A former University of Iowa student seriously injured in a 2012 fall from the campus climbing wall has filed a lawsuit accusing the university of negligence for, among other things, failing to properly supervise the apparatus, test equipment, and train climbers.
Spencer Bean, who was both a UI student and university recreational services employee assigned to the climbing wall, was climbing the 52.5-foot wall in the Campus Recreation and Wellness Center about 9:50 p.m. Nov. 8, 2012.
Bean, then 21, was not working at the time and was lead climbing with a partner, meaning he was relying on his partner to belay him. His partner, identified in the lawsuit as Daniel Dennis, was using a personal belay device, and the two were taking turns belaying and climbing, according to the lawsuit.
As Bean neared the top of the climbing wall, which was approximately level with the center’s third-floor balcony, he fell dropping 30 to 40 feet to the ground. He landed on his feet, according to the lawsuit, and suffered multiple injuries, including two crushed vertebrae.
Campus officials closed the climbing wall after the fall and conducted an internal investigation. UI investigators found that neither the wall nor its components contributed to the fall, but it couldn’t determine the cause.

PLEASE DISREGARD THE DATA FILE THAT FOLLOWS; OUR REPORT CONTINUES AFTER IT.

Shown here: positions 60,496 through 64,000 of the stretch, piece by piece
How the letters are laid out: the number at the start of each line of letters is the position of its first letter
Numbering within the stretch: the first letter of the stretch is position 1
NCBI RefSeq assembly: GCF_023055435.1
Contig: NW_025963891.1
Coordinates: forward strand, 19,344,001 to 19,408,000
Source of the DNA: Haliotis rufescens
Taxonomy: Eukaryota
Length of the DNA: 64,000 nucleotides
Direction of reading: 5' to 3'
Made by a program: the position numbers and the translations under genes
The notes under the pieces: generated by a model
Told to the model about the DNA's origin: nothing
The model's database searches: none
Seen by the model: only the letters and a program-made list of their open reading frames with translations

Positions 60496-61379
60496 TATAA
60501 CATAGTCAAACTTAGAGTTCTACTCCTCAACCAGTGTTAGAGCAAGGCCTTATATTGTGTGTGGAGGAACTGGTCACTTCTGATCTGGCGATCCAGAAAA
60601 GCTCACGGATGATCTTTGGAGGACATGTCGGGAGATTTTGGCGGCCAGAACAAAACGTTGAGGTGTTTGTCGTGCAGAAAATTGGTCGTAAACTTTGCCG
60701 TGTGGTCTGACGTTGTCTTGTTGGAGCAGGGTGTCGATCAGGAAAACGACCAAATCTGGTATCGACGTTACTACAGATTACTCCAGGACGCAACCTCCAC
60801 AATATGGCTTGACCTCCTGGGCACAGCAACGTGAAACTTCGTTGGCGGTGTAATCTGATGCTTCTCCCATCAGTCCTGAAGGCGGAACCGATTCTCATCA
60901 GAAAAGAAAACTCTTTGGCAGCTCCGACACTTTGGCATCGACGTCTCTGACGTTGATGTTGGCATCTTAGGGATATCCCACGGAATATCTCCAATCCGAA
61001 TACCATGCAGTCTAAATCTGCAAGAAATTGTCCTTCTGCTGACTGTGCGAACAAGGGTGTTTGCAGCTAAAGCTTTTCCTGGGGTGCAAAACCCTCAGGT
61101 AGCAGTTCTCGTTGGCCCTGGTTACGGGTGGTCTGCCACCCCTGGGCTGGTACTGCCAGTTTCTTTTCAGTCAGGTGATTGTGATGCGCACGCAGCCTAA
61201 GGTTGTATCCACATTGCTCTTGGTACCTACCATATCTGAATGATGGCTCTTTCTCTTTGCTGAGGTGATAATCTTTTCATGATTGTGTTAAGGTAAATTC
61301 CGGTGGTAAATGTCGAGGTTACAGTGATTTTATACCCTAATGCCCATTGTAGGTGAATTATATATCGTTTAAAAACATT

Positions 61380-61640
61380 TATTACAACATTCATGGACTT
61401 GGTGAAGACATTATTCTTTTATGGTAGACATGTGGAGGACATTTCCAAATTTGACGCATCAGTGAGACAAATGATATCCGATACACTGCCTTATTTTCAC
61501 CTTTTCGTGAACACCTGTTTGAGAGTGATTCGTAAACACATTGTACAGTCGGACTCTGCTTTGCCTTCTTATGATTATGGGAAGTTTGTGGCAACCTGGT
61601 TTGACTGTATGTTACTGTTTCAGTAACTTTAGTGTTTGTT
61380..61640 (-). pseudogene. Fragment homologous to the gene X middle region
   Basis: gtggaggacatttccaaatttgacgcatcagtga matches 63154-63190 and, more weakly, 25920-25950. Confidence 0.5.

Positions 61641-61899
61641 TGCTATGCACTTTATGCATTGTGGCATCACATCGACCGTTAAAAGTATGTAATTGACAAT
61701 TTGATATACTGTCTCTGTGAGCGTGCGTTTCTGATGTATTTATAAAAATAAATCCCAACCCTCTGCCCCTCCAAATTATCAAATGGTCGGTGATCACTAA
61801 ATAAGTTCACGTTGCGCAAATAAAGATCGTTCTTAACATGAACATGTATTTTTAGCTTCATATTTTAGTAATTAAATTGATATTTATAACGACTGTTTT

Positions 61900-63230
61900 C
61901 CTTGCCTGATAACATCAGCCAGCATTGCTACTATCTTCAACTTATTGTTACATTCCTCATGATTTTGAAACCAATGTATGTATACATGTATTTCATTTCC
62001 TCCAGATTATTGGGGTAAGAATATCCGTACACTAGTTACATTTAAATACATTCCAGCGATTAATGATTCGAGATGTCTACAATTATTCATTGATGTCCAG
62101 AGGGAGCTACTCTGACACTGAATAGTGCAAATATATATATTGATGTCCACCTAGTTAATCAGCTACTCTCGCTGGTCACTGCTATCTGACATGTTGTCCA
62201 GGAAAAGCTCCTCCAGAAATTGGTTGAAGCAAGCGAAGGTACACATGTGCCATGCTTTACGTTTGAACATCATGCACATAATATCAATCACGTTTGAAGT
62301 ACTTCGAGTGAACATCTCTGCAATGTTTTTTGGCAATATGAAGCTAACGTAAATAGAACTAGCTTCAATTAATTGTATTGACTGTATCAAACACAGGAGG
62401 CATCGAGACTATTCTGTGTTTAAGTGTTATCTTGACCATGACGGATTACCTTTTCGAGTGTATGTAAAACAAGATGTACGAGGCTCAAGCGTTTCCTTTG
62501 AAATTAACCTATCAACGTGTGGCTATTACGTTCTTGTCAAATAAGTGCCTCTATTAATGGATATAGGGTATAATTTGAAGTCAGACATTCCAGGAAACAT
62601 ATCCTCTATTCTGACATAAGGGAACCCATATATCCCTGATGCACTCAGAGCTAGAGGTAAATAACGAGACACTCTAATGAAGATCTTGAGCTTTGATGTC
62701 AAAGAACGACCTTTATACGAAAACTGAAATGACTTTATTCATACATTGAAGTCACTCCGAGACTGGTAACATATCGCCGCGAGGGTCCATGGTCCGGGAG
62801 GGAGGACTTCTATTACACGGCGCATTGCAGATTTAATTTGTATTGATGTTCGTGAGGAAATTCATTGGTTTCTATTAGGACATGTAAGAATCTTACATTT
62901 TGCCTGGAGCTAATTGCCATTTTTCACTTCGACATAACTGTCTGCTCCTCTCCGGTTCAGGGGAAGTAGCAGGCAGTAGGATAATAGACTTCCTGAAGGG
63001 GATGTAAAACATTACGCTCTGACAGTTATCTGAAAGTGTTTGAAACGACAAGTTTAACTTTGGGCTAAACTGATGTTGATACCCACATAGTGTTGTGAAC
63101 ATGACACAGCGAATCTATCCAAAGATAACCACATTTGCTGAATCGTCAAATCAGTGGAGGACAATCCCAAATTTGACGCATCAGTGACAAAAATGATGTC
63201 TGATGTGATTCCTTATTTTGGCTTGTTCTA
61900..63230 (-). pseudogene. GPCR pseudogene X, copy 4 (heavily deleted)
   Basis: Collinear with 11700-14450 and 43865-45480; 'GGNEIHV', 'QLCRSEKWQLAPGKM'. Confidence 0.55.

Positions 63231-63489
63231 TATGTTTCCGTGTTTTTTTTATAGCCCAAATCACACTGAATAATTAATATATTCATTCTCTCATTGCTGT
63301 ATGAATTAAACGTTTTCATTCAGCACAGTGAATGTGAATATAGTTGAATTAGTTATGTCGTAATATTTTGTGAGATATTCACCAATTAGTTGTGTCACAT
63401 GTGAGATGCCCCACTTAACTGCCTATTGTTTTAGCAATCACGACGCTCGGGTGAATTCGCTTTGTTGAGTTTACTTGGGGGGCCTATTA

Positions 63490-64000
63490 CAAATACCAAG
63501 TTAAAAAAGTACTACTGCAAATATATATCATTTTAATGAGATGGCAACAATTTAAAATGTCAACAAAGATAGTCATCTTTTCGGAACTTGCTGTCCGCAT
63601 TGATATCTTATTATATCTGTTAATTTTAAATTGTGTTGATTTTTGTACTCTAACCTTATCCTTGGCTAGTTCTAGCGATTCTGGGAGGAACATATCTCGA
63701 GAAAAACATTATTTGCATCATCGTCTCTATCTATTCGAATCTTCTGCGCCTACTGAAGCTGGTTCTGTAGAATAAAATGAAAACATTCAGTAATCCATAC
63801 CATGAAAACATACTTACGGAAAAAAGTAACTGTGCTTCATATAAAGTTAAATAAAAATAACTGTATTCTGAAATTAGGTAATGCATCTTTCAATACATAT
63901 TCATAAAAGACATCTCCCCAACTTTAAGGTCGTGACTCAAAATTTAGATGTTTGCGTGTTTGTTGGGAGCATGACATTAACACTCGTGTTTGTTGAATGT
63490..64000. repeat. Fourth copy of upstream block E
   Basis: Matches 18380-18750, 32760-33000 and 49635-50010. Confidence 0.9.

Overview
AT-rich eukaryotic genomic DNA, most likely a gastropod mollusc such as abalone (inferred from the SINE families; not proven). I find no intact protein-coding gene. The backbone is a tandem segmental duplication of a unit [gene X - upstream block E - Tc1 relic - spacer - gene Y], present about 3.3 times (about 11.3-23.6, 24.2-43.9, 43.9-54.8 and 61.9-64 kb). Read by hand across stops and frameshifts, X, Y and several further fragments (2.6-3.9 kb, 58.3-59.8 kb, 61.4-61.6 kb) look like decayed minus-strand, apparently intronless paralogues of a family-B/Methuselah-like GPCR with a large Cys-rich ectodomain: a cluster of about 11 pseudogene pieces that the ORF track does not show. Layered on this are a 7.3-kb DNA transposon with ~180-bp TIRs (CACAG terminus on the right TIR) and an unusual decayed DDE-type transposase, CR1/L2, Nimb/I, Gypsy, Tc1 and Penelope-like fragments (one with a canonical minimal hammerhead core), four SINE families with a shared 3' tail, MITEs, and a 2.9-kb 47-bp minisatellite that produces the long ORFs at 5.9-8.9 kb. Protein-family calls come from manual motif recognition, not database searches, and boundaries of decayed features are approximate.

Risk Management officials did, however, recommend the UI make some changes before reopening the wall, including implementing stricter training and testing policies, updating camera equipment, re-evaluating what non-UI equipment can be used, and communicating to users that they are responsible for those devices, according to a 2013 report in The Gazette.
In addition to requiring users be tested or retested, Risk Management advised the UI require all users to sign a new waiver and code of conduct statement.
The wall reopened Jan. 22, 2013, and Bean filed a claim with the State Appeal Board. On May 5, the board denied the claim, prompting Bean to sue the State of Iowa, which oversees UI.
Bean, in the lawsuit that was filed June 26 in Johnson County District Court, says he wasn’t responsible for the fall and his injuries were the result of UI negligence, including its failure to supervise climbers, properly monitor climbing activities, oversee access to the wall to prevent distractions, train climbers, monitor the use of non-UI equipment, and test belayers and devices.
He’s seeking damages for physical and mental pain and suffering, lost income, loss of full body and medical expenses, according to the lawsuit.
Bean no longer is listed as a student in the UI’s online directory. In a blog posted after the fall, friends and family members reported that he underwent eight hours of surgery, during which doctors had to collapse his left lung, and that he was recovering in Illinois.
Bean’s fall was the first one in the UI’s 13 years of operating a climbing wall, according to recreation officials. Before the current wall opened in the new wellness center in 2010, the Field House had a smaller version.
When asked about the lawsuit Thursday, UI spokesman Joseph Brennan said the university does not comment on pending litigation.
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